Corneal Transplant Surgery - When Do You Need It?

The cornea is the window of the eye, which also allows us to see the world around us. There are different circumstances, when this vital part of our eye, can sustain damage, leading to the need to be treated. In cases, where the cornea is damaged, a corneal transplant surgery might be advised by your eye specialist. What exactly does that mean? Let's have a look.


What symptoms might require a corneal transplant surgery?


The most common symptoms come in the form of vision impairment such as blurry vision, eye pain. Scarring of the cornea is one of the most common reasons, when such intervention is required. Once you start experiencing such discomfort, it is always a great idea to check in with your doctor, as a lot of serious eye conditions can easily be dealt with or at least negated, if caught on time.


What could be the cause?


There are a number of eye conditions, which can have a negative impact on your cornea and lead to the need of surgery. Some of the are:


- Keratoconus, which can cause the cornea to mishapen and be more prone to damage, especially in combination with dry eye syndrome

- There are a number of different viruses and bacteria, which could also contribute to inflammation, which would damage your eye

- Bullous Keratopathy resulting from corneal edema

- Fuchs' dystrophy causes the endothelium cells in your cornea to die, causing your cornea to become unclear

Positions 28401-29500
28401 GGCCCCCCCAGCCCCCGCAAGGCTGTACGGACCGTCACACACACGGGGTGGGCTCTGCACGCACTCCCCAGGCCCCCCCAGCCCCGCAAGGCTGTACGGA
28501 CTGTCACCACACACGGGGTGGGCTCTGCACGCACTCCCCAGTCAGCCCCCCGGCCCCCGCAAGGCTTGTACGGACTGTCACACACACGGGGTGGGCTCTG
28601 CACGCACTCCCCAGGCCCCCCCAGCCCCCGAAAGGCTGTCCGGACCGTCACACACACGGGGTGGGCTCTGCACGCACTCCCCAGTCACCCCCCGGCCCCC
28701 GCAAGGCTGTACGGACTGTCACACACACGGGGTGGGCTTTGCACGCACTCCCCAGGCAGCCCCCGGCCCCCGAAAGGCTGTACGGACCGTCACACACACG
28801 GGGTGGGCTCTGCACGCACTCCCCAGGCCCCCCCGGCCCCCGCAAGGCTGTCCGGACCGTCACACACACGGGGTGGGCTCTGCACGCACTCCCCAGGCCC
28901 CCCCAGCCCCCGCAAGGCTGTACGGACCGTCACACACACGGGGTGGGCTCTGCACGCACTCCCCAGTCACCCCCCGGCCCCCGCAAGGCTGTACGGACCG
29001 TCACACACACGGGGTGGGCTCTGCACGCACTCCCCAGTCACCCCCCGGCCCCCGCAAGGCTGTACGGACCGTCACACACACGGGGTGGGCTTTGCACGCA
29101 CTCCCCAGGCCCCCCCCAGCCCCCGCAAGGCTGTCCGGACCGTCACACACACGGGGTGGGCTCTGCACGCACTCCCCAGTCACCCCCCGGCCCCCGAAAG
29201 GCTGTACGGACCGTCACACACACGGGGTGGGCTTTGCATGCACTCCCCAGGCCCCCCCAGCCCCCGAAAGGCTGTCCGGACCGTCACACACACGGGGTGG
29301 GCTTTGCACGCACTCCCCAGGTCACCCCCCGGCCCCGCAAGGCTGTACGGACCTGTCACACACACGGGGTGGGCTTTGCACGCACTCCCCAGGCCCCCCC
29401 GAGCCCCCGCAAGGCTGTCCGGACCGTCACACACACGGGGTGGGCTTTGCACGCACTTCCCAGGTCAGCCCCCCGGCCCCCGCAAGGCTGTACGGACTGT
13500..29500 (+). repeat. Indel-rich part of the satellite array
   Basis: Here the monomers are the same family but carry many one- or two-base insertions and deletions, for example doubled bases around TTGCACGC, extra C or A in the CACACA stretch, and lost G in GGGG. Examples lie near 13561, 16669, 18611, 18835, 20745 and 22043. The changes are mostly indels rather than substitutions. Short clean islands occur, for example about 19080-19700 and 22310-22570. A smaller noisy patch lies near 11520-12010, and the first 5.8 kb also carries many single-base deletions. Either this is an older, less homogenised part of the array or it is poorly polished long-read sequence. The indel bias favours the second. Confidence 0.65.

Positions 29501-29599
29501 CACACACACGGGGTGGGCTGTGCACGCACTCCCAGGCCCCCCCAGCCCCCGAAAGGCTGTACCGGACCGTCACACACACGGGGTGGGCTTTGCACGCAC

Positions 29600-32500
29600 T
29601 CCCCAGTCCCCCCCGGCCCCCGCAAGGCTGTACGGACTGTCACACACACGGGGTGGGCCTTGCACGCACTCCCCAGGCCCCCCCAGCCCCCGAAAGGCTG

- Surgeries and traumas can also be among the common reasons


Types of Corneal Transplant Surgeries


There are three different types of corneal transplant surgeries, depending on the cause and damage that your cornea has sustained. Each of them offers different risks and benefits.


1. Anterior lamellar keratoplasty


One type of this can be, superficial anterior lamellar keratoplasty, which involves the removal of the surface levels of the cornea, due to scarring and replacing it with new donor tissue.


Deep anterior lamellar keratoplasty is a procedure that almost the entire corneal thickness and then switching it with a new one from a donor. This is an effective procedure, when the endothelium of a patient is functioning properly.


2. Endothelial keratoplasty


This type of surgery is performed when dead tissue needs to be removed from the inner parts of the cornea or for another reason that is causing it to not function properly. It has 2 variations to it. One of them involves a larger scale transplantation, where about a third of the cornea is switched, called descemet stripping endothelial keratoplasty. Vision of patients can improve up to 20/30 and even more within two months.


The other procedure is called descemet membrane endothelial keratoplasty and it involves a process, where a very thin piece is transplanted into the cornea, instead. It is very efficient and has about only about 1% rejection risk. A lot of the patents can experience an improvement around 20/25 and even 20/20.


3. Penetrating keratoplasty


This type of surgery involves switching a piece of donor cornea, while removing the same size of the cornea of the patient. The cut is done in the middle of the cornea and once the procedure is done the cornea is sutured for a time, so revisiting for removing the sutures is advised. There is no need for patients to stay in the hospital after this procedure.


There are a number of conditions, which can lead to the need of a corneal transplant surgery, so doing regular eye check ups is advised as some of those conditions can be prevented in early development or negate their effect later in life. In case you need to go through any type of eye surgery, wearing eye glasses is one way to a quicker recovery, as they block excessive light which my slow down the healing. For quality eyewear, make sure to check out our shop!